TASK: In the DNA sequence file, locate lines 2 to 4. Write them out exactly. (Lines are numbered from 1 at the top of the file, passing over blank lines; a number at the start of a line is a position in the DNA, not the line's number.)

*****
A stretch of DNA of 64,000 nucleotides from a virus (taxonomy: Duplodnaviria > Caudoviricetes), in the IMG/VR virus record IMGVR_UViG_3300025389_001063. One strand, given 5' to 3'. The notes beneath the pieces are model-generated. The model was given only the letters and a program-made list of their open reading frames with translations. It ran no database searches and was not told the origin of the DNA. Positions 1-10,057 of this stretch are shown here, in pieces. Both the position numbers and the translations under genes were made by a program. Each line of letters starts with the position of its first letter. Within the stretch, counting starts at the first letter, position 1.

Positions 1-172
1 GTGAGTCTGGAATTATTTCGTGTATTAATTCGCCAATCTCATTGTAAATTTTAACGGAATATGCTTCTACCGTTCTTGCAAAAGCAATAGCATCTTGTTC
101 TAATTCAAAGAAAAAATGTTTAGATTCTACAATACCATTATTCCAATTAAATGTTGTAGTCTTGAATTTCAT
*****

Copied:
Positions 1-172
1 GTGAGTCTGGAATTATTTCGTGTATTAATTCGCCAATCTCATTGTAAATTTTAACGGAATATGCTTCTACCGTTCTTGCAAAAGCAATAGCATCTTGTTC
101 TAATTCAAAGAAAAAATGTTTAGATTCTACAATACCATTATTCCAATTAAATGTTGTAGTCTTGAATTTCAT